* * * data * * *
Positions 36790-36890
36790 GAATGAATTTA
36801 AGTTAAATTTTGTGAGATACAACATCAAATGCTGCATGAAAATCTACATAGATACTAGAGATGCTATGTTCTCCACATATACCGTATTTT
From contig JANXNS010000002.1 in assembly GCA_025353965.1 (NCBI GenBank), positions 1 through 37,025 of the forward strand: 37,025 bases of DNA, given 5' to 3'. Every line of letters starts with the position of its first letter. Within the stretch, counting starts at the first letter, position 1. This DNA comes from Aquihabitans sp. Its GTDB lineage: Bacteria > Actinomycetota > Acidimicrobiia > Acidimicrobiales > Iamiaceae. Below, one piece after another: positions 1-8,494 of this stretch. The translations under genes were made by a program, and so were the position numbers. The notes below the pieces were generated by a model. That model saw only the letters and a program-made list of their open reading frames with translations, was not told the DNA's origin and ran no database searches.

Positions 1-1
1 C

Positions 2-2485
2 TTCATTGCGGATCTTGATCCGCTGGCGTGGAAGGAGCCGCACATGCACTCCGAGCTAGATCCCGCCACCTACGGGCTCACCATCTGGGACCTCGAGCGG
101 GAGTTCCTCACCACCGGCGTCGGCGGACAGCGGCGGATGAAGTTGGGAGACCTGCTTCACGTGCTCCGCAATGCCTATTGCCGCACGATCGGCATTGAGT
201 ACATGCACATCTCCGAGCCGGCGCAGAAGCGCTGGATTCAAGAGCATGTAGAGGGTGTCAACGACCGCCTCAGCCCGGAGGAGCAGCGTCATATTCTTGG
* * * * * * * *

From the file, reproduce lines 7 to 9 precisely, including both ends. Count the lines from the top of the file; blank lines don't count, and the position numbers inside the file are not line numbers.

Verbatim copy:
Positions 2-2485
2 TTCATTGCGGATCTTGATCCGCTGGCGTGGAAGGAGCCGCACATGCACTCCGAGCTAGATCCCGCCACCTACGGGCTCACCATCTGGGACCTCGAGCGG
101 GAGTTCCTCACCACCGGCGTCGGCGGACAGCGGCGGATGAAGTTGGGAGACCTGCTTCACGTGCTCCGCAATGCCTATTGCCGCACGATCGGCATTGAGT